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Cosmopolitan is promoting a satanic abortion ritual, and it’s as evil as you’d expect

Unsplash/Tim Bish
Unsplash/Tim Bish

Tucked between the fashion news and terrible life advice found in Cosmopolitan magazine, the November/December 2023 issue also features a lengthy article promoting abortion as a Satanic ritual. The piece centers around The Satanic Temple (TST), an elaborate stunt of an organization which describes itself as a non-theistic religious movement and is involved in litigation aimed at removing Christian symbols from the public square and opposing state-level pro-life laws. The group’s virtual abortion center received glowing treatment from one of America’s best-known magazines.

Samuel Alito’s Mom’s Satanic Abortion Clinic (yes, it’s really called that) ships dangerous abortion pills by mail after only a Zoom call with expecting mothers in New Mexico. The article states that the TST-run enterprise “prescribes abortion pills (at $91 per set, a competitive price) up until the eleventh week of pregnancy and offers 24/7 phone access to licensed medical personnel to anyone in need. It’s just that they’re also Satanists …”

Always looking to apply a religious veneer on their progressive activism and thereby justify its disingenuous claims to religious freedom protections, TST’s remote abortion center encourages women to perform a ceremonial “Satanic abortion ritual.” So, what do these Satanists want vulnerable women going through the pain and trauma of aborting their own children alone to do exactly?

First, women are told to find a quiet space, hopefully one with a mirror. Then, “[j]ust before taking the medication, gaze at your reflection and focus on your personhood. Home in on your intent, your responsibility to you.” The abortion ritual encourages women to concentrate on themselves and reflect on whatever fearful or selfish justification they might have for ending the life of someone else. The personhood of an unborn child is completely disregarded. Also disregarded is our responsibility to others, especially those we are in a relationship with or are biologically related to.

After taking a few breaths, women are told to read this “tenet” out loud: “One’s body is inviolable, subject to one’s own will alone.” When autonomy is the primary principle to live by, it fosters a defensive, insecure, and selfish way of life. Christians will recognize this tenet as rejection of God’s sovereignty in our lives. The simple fact is that almost nothing in our lives is subject to our will alone — our plans and desires bump up against the actions of other people and are subject to chance. Even our own bodies are subject to diseases or medical conditions we do not consent to. Yet, we can lead more grateful and less insecure lives by submitting to the will of a God who loves us. Accepting a new baby that may be unplanned can be seen as a beautiful part of life, like so many other twists and turns in our journeys that work out for the best.

According to Cosmopolitan, immediately after taking the first abortion pill, women will “immediately afterward, recite, Beliefs should conform to one’s best scientific understanding of the world. One should take care never to distort scientific facts to fit one’s beliefs.” This is an especially odd thing to tell oneself. It speaks to the need for abortive mothers to justify abortion to themselves — and not even on the basis of scientific fact, but on “one’s best scientific understanding of the world.” How sad.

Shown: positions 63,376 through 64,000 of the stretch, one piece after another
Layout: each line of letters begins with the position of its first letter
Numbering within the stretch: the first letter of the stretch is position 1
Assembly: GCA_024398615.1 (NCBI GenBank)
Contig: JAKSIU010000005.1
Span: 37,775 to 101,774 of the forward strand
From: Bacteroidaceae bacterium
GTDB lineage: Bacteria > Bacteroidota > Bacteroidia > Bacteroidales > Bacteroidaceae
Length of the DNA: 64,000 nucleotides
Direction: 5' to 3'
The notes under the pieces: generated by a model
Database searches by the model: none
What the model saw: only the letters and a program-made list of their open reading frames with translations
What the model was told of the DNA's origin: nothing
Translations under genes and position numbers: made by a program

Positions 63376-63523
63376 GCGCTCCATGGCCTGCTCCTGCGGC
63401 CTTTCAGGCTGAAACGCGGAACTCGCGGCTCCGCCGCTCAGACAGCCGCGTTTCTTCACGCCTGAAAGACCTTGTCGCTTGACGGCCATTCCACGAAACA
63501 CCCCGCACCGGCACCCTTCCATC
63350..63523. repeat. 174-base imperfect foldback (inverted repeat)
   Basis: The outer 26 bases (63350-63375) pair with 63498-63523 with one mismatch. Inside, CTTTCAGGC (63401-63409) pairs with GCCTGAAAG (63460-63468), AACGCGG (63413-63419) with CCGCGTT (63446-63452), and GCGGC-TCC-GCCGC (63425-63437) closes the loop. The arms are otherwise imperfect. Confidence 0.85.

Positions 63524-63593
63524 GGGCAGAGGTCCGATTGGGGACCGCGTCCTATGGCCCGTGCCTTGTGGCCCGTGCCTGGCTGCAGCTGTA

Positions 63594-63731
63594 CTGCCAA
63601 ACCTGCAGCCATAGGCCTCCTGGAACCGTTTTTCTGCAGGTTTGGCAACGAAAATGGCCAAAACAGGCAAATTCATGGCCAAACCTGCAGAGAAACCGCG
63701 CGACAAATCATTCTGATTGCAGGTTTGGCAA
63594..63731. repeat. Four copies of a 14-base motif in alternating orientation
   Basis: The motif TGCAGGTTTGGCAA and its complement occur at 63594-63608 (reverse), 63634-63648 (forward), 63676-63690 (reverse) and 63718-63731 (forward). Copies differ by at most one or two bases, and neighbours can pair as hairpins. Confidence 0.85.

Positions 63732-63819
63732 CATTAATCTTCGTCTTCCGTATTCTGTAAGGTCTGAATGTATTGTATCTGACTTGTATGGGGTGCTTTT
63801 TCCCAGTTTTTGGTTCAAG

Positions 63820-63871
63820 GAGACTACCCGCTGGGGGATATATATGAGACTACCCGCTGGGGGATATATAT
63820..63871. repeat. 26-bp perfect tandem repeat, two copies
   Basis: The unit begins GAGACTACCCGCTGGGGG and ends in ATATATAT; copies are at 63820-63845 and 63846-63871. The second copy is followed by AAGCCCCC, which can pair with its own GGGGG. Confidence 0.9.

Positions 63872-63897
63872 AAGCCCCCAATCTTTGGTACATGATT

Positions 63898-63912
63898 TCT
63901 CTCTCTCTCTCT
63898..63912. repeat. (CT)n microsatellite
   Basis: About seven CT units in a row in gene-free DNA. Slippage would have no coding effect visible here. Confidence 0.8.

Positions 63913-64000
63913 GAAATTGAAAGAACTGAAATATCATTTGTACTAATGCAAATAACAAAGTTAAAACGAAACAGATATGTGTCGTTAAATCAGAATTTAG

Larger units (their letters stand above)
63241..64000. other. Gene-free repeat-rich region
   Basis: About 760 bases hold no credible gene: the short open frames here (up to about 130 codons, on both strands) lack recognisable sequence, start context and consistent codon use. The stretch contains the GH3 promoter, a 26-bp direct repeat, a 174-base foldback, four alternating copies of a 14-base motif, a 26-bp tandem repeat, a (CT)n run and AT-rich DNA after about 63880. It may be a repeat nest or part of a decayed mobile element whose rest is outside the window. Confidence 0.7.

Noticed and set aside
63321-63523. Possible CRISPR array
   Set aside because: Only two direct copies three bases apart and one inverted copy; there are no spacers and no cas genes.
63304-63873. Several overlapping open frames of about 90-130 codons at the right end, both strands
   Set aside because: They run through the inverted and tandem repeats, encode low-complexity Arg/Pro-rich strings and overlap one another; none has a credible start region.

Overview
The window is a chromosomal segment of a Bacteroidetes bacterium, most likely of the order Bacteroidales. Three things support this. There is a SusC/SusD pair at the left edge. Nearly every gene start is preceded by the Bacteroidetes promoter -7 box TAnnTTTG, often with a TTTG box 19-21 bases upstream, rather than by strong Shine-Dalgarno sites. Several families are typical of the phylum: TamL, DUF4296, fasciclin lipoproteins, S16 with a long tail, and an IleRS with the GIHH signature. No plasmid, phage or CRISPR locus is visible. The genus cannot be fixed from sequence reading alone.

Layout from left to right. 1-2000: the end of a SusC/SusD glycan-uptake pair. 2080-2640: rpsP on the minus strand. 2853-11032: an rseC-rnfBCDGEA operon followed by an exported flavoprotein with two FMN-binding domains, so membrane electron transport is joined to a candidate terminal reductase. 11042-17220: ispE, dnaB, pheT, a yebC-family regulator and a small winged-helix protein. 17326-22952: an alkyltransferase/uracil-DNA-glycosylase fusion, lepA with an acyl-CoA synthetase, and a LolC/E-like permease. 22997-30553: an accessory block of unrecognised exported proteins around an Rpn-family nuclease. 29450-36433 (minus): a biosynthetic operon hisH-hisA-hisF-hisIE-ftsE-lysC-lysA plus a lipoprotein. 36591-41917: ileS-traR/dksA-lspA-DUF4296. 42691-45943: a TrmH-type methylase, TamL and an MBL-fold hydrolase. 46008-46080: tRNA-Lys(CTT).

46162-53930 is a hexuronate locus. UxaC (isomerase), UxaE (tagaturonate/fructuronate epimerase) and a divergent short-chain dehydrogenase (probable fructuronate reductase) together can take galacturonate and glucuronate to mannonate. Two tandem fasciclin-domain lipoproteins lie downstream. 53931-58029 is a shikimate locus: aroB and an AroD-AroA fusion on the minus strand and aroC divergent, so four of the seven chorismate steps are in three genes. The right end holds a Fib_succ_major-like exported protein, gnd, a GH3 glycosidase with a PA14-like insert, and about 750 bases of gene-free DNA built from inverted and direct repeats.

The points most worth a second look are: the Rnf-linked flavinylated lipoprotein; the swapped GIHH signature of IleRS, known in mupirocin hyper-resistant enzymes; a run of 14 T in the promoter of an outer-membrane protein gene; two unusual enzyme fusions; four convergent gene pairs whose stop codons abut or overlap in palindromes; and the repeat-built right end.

The most heinous part of the ritual occurs after the pain and cramping and bleeding, when an innocent and dependent child has been forced out of the safety of his mother’s womb to an early death. Cosmopolitan writes:

"Later, once your body expels the aborted tissue, return to your reflection. Focus again on your personhood, your power in making this decision. Complete the ritual by reciting a personal affirmation: By my body, my blood; by my will, it is done."

The words of Jesus are distorted, twisted from Jesus’ description of His sacrifice for us (Luke 22:19-20; Luke 22:42; John 19:30) to indicate not that we, too, ought to sacrifice ourselves and will the good of the other, but that someone else — an innocent child — must die for our own benefit. This is the opposite of Christ’s attitude and is the opposite of love.

Nothing in this empty and self-centered ritual will comfort the wounded heart of a woman who is doing the unthinkable and killing her own child. Platitudes about autonomy and “scientific understanding” fall flat. Post-abortive women need the forgiveness of a divine Savior, as we all do (Romans 3:23).

The members of TST might think they are being ironic and edgy by calling themselves “Satanists.” The sad reality is that they’re just being truthful. They worship Satan with their actions, and they adopt the devil’s values when they destroy innocent lives on the altar of autonomy. The founders of TST were inspired, in part, to create a faux religion that was “repugnant” to Christians. On that, they have succeeded. However, both in this life and the next, I fear the joke will ultimately be on them.

While TST admittedly makes for an interesting subject for analysis, the group is relatively small and insignificant, as is its virtual abortion center. That Cosmopolitan decided to feature it in a special report might say more about the magazine than it does about a rise in Satanism. Cosmopolitan has long been at the forefront of promoting vice and immorality to its female audience, but this is a new low.


Originally published at The Washington Stand. 

Arielle Del Turco is Director of the Center for Religious Liberty at Family Research Council, and co-author of Heroic Faith: Hope Amid Global Persecution.

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